Gary Cully admits to getting ‘caught up in his own hype’ and thinking about his ‘homecoming after party’ ahead of his KO defeat to Jose Felix but vows to right his wrong on the undercard of Chantelle Cameron’s rematch with Katie Taylor
- Gary Cully says losing to Jose Felix was one of the hardest moments of his life
- Cully, 27, said he was thinking more about the after party than the actual fight
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Gary Cully says losing to Jose Felix was one of the hardest moments of his life and admits he got caught up in his ‘own hype’ after returning home to Ireland to face the Mexican in May.
Things didn’t go according to plan for Cully last time out. He was knocked out by Felix in the third round of their bout on the undercard of Katie Taylor’s first fight with Chantelle Cameron.
Cully was mortified with the result and says he let the occasion of fighting at home in Dublin get to him – revealing he was more focused on the after party than the fight itself.
However, Cully is looking to right his wrong during this weekend’s make-or-break clash with Reece Mould on the undercard of Cameron’s undisputed Super-Lightweight World Title rematch with Taylor at the 3Arena.
Speaking about his first fight against Felix, Cully said: ‘Something wasn’t quite right with me. I didn’t really know it at the time, but my mind wasn’t fully focused. Everything was just planned for the party afterwards, the celebrations and reflecting on what a week and what a show it had been. I took my eye off having a fight in front of me.
Gary Cully says losing to Jose Felix was one of the hardest moments of his life and admits he got caught up in his ‘own hype’ after returning home to Ireland to face the Mexican in May
ully is looking to right his wrong during this weekend’s make-or-break clash with Reece Mould on the undercard of Cameron’s undisputed Super-Lightweight World Title rematch with Taylor
‘Probably being back in Dublin and back in Ireland I fell into that trap as well of The Diva Gary Cully – Gary is the guy and Gary is the man. I probably fell into that trap a little bit as well and started believing my own hype a little bit.
‘I wanted to impress and thought I’d just f***ing walk through this kid. I just wasn’t fully focused, wasn’t fully focused on Jose Felix and I paid the price. This time it isn’t about a celebration or a party like last time was supposed to be.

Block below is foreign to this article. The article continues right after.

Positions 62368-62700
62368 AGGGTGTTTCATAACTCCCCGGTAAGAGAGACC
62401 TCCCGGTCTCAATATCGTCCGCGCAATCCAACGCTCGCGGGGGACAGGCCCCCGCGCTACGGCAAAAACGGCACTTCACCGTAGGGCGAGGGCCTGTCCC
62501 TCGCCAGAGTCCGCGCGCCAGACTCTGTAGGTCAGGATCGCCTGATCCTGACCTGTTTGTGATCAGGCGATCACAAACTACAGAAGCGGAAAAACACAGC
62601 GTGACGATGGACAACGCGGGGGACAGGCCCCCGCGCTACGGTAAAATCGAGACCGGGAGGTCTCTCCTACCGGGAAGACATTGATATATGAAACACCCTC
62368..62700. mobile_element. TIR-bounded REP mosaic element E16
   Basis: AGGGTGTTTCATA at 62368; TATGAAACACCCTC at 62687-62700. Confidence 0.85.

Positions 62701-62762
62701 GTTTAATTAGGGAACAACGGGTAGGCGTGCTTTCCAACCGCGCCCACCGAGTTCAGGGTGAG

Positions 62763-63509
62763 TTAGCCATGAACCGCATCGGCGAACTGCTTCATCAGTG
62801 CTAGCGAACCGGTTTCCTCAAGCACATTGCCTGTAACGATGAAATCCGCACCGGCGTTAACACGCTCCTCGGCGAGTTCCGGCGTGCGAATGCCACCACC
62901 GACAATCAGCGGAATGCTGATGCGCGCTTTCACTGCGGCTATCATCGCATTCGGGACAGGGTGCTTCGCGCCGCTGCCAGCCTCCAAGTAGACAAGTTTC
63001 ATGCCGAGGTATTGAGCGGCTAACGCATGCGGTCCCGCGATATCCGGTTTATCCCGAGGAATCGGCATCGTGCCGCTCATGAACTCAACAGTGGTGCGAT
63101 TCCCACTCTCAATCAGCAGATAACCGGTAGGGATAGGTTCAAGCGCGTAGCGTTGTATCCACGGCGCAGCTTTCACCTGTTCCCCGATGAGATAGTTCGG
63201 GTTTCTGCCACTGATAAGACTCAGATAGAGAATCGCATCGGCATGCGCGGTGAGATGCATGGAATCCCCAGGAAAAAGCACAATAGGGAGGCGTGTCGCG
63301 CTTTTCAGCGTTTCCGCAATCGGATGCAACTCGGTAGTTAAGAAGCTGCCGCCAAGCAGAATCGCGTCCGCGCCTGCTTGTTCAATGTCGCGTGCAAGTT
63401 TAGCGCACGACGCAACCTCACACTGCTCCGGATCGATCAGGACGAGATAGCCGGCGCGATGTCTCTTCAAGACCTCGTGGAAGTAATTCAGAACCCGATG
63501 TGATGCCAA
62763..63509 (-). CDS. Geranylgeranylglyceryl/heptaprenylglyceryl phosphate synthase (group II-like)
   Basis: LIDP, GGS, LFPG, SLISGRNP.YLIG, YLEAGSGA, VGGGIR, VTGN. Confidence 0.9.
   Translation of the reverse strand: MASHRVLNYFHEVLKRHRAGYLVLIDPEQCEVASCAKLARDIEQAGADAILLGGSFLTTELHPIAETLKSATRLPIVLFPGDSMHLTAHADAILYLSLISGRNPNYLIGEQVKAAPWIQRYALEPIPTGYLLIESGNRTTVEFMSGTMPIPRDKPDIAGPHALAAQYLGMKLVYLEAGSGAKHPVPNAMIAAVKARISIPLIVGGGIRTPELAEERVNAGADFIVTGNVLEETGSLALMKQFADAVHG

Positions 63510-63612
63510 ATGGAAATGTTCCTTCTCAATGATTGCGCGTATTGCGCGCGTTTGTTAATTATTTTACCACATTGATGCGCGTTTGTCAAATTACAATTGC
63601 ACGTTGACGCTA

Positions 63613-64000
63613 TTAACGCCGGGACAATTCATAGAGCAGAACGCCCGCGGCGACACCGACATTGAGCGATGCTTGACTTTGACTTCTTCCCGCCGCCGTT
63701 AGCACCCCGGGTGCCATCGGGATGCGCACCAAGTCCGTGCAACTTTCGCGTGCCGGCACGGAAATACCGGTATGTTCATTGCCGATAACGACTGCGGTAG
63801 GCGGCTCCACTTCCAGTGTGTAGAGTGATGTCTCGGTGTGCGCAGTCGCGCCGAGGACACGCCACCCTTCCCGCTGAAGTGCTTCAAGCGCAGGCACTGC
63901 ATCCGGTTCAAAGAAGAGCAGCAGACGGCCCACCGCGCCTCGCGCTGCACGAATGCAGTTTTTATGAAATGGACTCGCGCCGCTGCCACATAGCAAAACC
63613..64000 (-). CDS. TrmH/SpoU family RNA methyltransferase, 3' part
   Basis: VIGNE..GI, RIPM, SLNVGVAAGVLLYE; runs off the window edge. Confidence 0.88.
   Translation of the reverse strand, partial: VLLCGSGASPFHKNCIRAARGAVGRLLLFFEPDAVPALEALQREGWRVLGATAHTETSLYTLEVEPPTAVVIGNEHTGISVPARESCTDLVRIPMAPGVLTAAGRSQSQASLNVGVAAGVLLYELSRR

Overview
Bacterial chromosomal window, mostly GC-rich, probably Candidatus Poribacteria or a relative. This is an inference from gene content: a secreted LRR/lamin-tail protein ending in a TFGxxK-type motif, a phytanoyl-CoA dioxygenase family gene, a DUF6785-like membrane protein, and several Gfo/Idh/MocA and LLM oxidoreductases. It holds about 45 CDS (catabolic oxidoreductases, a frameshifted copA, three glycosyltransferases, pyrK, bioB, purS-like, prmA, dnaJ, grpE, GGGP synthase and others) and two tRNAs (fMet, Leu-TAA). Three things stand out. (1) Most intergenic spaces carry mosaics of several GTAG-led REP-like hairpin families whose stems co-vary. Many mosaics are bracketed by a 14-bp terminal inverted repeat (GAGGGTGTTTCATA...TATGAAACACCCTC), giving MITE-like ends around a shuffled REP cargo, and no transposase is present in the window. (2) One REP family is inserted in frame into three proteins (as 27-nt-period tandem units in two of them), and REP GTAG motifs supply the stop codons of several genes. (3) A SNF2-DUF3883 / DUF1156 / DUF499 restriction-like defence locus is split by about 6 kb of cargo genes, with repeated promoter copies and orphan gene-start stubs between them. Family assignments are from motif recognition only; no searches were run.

‘I’ve been through some ups and downs in my life, but that loss was definitely the hardest. It felt like the world was ending at one point. I thought it was, but it taught me lots of lessons. I think I’ve learnt a lot from it as well. I’m looking forward to showing that this Saturday.’
Cully – who is now under the tutelage of Joe McNally – is adamant he will bounce back after his defeat last time out but admits there is an element of ‘pressure’ to show everyone in his home town what he can do.
‘I’ve got a job ahead of me. We’re going back to Dublin which is my hometown and we’re going straight back there after coming off a loss. I’m not in the winners club right now, and I believe that’s where I’m supposed to be.
‘There’s a bit of pressure to get back into that club obviously but I’m not feeling an ounce of pressure, this is personal and this is me versus me this time around. This is about Gary Cully getting back to where I know I’m at and showing everybody what I can do.
‘When I come in here (the Rotunda) I’m just another one of the lads. Darren Till is in here training with us and he’s just Darren, he’s just another one of the lads. I’ve got the second chance and I’ve got to make it right. I’ve got to come back and show them that I am what I say I am. It’s important to me for sure.
‘Reece Mould, he’s tough and he’s game. He’s been around the block, 19 fights 18 wins. He’s only lost to Leigh Wood so he’s no mug. He knows what he’s doing and he’s going to come to win. I want to put pain on somebody and I want to put on a performance, beat somebody down and show them I’m at the level I say I’m at.’
Cully is adamant he will bounce back after his defeat last time out but admits there is an element of ‘pressure’ to show everyone in his home town what he can do
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